In the mid-1980s, BMW tasked its Motorsport Division with homologating the E30 3 Series for Group A racing in Europe. Group A specs allowed minimal changes from cars produced in production runs of 5,000 units built for street use, so BMW’s M division reengineered almost every aspect of the 3 Series platform for a large production run. What emerged was the radically styled box-fendered M3 in 1986, with the hood and roof being the only bodywork shared with the standard 3 Series coupe.
Underneath the M3’s flared fenders was a thoroughly reworked front suspension as well as new BBS wheels, larger brakes, and larger tires. The 2.3-liter S14 motor started with a block similar to the one used in the 320i, and added a 16-valve head to produce 192 hp in North American trim. This free-revving powerplant motivated the M3 to the tune of a sub-7-second 0-60 dash and a 146-mph top speed that complemented its neutral and confidence-inspiring handling.
Almost 15,000 first generation M3’s were built from 1986-1992, with just over 5,000 coming to the U.S. from the middle of 1987 (as 1988 model year cars) until the end of 1991. Throughout the production run there were a myriad of changes to interior and exterior colors, and in 1990 changes to the North American cars included aluminum control arms, a driver’s side airbag, and the option of a glass sunroof.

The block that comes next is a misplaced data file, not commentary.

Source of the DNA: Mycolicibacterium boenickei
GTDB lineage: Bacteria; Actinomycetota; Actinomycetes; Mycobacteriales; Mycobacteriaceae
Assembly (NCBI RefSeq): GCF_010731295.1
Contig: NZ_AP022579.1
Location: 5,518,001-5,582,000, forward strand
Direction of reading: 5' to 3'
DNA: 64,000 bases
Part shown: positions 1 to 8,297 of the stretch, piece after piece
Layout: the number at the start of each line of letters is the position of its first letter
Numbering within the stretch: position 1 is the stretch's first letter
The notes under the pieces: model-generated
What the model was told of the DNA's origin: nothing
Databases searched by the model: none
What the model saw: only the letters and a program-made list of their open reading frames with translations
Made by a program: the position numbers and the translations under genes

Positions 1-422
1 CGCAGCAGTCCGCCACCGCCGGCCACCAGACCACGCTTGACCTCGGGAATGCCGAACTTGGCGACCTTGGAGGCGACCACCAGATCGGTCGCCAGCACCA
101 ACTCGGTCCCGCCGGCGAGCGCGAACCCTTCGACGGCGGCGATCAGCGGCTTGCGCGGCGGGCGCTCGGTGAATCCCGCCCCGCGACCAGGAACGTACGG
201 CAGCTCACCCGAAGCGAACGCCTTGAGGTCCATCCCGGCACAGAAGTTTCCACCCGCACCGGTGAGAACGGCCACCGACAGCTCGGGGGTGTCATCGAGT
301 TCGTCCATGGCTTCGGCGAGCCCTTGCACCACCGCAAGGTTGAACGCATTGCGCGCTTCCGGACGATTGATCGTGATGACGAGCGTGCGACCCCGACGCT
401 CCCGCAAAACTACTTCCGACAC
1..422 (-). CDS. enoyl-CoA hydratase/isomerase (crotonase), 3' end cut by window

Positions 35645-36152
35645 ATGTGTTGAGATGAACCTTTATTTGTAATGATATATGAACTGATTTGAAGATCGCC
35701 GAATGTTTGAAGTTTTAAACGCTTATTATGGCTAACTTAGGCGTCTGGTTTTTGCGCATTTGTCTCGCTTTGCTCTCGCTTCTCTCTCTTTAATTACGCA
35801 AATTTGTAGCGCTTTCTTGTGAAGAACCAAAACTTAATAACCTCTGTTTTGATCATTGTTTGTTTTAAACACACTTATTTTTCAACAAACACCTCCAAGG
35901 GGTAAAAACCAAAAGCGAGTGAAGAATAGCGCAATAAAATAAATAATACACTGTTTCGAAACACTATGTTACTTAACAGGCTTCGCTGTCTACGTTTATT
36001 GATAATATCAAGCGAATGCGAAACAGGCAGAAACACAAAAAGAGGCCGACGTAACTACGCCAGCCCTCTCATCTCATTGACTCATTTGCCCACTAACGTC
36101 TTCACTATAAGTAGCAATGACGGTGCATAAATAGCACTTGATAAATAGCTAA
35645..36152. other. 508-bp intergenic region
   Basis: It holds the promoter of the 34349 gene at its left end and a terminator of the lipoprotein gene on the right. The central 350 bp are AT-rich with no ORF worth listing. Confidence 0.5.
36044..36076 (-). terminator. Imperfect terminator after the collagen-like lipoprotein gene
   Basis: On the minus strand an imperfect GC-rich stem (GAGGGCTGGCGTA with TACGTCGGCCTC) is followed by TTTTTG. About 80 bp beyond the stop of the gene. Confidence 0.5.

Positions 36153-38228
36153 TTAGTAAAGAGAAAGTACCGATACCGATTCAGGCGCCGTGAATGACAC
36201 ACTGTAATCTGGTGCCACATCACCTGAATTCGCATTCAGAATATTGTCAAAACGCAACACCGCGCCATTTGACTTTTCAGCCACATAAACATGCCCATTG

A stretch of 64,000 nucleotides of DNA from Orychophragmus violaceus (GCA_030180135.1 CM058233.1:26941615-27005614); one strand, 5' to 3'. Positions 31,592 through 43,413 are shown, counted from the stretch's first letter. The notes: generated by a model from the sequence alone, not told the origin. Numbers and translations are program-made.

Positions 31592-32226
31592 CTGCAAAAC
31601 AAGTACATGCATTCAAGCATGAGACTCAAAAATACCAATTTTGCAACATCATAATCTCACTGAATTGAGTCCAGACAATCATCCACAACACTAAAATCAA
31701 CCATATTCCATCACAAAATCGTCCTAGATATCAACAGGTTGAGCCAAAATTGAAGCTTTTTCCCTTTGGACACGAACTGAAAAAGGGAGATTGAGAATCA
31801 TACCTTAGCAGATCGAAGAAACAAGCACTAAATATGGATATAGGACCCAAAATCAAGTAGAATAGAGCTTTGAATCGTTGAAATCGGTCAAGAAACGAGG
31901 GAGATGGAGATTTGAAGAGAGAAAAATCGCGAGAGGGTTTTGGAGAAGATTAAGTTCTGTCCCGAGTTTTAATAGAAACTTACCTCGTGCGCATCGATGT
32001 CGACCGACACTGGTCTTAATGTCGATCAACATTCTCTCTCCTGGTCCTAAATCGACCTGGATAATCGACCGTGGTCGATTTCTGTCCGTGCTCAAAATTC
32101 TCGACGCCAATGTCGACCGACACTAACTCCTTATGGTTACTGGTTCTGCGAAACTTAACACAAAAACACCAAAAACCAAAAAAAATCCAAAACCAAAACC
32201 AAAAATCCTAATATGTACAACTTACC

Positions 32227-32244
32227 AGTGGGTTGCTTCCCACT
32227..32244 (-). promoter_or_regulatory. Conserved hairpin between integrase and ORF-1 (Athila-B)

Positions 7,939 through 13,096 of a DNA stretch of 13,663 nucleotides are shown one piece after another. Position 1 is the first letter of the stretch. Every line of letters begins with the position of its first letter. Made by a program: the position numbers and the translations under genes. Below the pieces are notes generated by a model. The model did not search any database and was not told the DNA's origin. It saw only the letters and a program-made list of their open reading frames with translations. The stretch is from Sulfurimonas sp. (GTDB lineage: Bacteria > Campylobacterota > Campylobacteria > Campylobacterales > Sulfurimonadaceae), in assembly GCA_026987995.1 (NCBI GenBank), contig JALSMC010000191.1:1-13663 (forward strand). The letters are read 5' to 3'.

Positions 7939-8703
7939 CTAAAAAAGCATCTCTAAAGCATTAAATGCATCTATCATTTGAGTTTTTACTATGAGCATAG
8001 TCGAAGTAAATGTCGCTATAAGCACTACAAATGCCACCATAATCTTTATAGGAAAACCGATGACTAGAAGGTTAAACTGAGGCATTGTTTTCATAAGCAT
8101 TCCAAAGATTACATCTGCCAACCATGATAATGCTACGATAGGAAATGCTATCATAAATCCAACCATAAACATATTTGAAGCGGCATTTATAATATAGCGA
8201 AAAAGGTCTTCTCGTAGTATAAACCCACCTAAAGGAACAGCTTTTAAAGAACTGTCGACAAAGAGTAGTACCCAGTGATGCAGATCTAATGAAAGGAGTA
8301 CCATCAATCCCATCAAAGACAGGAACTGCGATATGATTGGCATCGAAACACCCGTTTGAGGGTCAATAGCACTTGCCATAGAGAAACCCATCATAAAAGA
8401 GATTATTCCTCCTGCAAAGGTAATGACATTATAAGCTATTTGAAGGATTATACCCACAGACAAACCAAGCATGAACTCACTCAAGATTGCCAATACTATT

Other than valve adjustments every 15,000 miles and occasional leaks in valve cover and oil pan seals, first-generation BMW M3s demand very little of their owners. Collectors should note that a very small number of E30 M3 convertibles made it to North America, as well as a handful of Euro-spec cars that can be identified by their differing transmission and shift pattern that includes a dog-leg first gear. Various special editions were available in Europe that included Evo I, Evo II, and Lightweight cars that were not offered in the U.S., however some gray market cars have found their way here.